I think you need to be happy that you won the bidding on the house and probably paid a lot less than market value for it. Move on, start packing and enjoy your new home.   
  • March 26 2014
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Profile picture for Dunes ..
What can you do?..IMO
Based on your experience, the responses here or on other threads/questions about the same topic,
(Can the seller's agent say they received an offer if they didn't?) you can and should be forming a fairly strong opinion/view about "Case of deception?" and/or about generalizations/claims of honesty and integrity..


  • March 26 2014
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Profile picture for moranman
It seems all realtors are defensive over this issue.  Your not really helping. Is there an agency that can look into this?  Say no or say yes and tell me who.   Let us assume that this realtor knows that no one can question these unethical practices.  What would make her stop?  apparently nothing and no one.  This is one reason realtors are not trusted.  They are a protected business profession.  Aren't they?

I got the house.  I am not angry.  I want answers though and you would too if you were lied to and ended up paying over 10,000 more dollars when in fact, she had already "accepted" my offer.  Wouldn't you all be interested in the business practices of a builder who cheated you out of $10k or if you were lied to on a purchase of a car and paid far more because of the lie.  

Realtors should be ethical in all matters but, it is a hard business and sometimes thankless, am I right?  So rather then psychoanalyze me, or suggest I might be wrong.  Answer the question.  Are there means by which an unethical broker can be investigated?   If not, then it is a protected class.  Right?  If there is a way to investigate then tell me.  There is no way of knowing - so you answers are 'too bad dude, live with it'.   I don't find that particularly kind or professional.   I love this cabin and I was ready to put another $25k down to get it... because I still had time to get my offer in before the bank would get it by 2 in the afternoon.  But, somehow, before midnight, the property IN TRUST of the broker, was mine the night before.  I only found out when I was ready to pay in excess of $35k more over a very honest, and very good offer, very close to the asking price.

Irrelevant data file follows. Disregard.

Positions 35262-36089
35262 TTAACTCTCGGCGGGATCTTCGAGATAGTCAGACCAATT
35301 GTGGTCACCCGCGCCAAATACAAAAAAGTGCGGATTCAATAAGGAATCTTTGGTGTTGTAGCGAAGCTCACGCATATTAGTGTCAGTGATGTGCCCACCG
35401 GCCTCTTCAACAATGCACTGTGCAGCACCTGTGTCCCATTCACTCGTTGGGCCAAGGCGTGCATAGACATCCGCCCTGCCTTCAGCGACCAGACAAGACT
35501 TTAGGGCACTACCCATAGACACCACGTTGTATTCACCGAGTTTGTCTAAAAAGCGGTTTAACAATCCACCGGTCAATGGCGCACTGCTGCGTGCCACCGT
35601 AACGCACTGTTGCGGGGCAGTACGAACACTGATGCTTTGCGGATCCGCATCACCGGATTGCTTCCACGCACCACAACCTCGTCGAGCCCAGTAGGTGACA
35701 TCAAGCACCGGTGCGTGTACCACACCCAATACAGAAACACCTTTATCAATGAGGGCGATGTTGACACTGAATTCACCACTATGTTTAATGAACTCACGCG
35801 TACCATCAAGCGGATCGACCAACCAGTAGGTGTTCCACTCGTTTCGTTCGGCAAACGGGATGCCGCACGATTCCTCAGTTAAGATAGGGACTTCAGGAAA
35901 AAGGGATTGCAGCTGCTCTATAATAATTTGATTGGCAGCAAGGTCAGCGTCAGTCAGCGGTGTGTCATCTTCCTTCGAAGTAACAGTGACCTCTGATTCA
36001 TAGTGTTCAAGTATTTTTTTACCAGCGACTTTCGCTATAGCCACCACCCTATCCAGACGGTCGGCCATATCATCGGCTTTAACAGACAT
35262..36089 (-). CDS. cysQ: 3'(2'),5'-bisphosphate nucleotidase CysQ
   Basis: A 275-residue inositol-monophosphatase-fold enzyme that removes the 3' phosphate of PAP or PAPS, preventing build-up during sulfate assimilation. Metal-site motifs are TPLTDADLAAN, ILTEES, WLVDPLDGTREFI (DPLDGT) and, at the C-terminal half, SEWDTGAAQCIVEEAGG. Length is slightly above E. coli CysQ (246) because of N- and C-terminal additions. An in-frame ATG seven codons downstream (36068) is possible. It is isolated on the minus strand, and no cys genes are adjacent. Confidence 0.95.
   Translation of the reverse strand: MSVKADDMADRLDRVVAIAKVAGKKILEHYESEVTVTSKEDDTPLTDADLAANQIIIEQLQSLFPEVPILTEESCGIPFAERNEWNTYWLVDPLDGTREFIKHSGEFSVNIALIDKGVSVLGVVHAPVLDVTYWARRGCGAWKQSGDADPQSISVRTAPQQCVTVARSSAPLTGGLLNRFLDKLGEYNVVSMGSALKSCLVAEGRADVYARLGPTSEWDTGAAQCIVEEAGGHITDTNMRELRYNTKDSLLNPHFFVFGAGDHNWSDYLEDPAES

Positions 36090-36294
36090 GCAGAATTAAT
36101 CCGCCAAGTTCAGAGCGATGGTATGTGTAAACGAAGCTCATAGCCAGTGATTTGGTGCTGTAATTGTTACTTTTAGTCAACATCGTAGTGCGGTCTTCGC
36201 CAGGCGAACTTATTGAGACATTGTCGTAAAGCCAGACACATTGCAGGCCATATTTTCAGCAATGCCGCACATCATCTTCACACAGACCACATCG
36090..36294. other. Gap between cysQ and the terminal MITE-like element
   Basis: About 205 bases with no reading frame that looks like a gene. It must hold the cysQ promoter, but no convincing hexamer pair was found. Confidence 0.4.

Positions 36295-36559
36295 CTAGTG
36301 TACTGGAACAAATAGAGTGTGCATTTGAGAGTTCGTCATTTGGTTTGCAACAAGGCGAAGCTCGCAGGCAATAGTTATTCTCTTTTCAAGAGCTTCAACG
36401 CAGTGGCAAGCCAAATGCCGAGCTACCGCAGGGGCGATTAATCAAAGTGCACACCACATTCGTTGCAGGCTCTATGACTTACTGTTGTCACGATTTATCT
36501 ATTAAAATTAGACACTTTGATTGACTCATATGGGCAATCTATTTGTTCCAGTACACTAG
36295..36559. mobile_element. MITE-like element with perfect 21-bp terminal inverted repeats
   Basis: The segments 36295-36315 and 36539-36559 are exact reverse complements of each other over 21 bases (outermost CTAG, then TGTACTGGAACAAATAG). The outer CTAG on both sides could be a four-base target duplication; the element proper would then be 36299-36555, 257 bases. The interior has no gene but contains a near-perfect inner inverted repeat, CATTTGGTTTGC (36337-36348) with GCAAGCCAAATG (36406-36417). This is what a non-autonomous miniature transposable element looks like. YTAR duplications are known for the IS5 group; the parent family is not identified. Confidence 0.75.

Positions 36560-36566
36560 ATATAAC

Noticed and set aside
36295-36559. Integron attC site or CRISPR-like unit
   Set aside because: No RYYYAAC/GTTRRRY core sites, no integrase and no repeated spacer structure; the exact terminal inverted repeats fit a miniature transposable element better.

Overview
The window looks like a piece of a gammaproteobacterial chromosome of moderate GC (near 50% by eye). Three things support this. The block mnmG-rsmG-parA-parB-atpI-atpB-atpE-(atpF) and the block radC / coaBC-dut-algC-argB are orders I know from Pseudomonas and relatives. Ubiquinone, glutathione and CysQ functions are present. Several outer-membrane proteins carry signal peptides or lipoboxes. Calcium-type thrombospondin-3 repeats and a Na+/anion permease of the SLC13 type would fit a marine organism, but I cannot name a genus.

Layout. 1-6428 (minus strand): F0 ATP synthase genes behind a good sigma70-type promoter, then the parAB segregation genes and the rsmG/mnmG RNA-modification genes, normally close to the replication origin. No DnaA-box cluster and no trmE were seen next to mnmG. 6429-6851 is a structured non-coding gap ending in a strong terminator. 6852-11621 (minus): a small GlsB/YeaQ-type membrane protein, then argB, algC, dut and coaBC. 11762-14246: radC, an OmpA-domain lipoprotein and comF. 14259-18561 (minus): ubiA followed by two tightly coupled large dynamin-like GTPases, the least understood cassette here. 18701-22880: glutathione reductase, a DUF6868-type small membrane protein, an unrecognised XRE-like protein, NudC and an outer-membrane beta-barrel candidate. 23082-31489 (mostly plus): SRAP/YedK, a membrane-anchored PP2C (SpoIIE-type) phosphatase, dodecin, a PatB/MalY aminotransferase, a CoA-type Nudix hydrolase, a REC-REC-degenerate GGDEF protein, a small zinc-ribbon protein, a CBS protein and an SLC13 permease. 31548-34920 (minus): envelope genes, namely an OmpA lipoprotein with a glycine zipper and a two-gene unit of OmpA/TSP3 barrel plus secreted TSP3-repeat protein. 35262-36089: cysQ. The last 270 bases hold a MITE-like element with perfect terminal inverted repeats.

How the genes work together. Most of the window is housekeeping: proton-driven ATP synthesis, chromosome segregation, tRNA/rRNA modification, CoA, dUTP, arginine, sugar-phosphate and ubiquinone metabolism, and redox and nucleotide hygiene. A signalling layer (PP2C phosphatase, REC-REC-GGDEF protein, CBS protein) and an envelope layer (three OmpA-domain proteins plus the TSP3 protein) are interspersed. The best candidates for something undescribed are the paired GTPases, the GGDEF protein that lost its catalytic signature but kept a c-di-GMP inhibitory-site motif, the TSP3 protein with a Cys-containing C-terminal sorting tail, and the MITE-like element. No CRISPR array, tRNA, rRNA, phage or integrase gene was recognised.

• March 26 2014
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Profile picture for wetdawgs
What can you do?   be happy you won the bid and move forward with purchase. 

As a consumer, I am uncomfortable with some real estate practices that seem shady.  However, I also know that having documented facts to prove misconduct is far far harder than having suspicions.   
  • March 26 2014
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There is no way of knowing if there were other offers or if yours was more than the others.  Your agent should not be "disrespecting" the other agent unless he has proof of improper activity.  If he has proof then he should report the agent.

Having said that, the agent asked for your "highest and best".  This action is what they get paid to do by the seller. Get the best offer possible.  If you bid more than you wanted to than you bid above your "highest and best".  It sounds like you are angry that you did not get the property for less than what you think it was worth.  Just because it is a foreclosure does not mean that the seller wants to give it away.  They want to sell for the most that they can get.

With any property sale you have to know what it is worth and what you are willing to pay for it.
  • March 26 2014
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Profile picture for Outer Banks N C
You can be happy you got the property you placed an offer on. That's what.

  • March 26 2014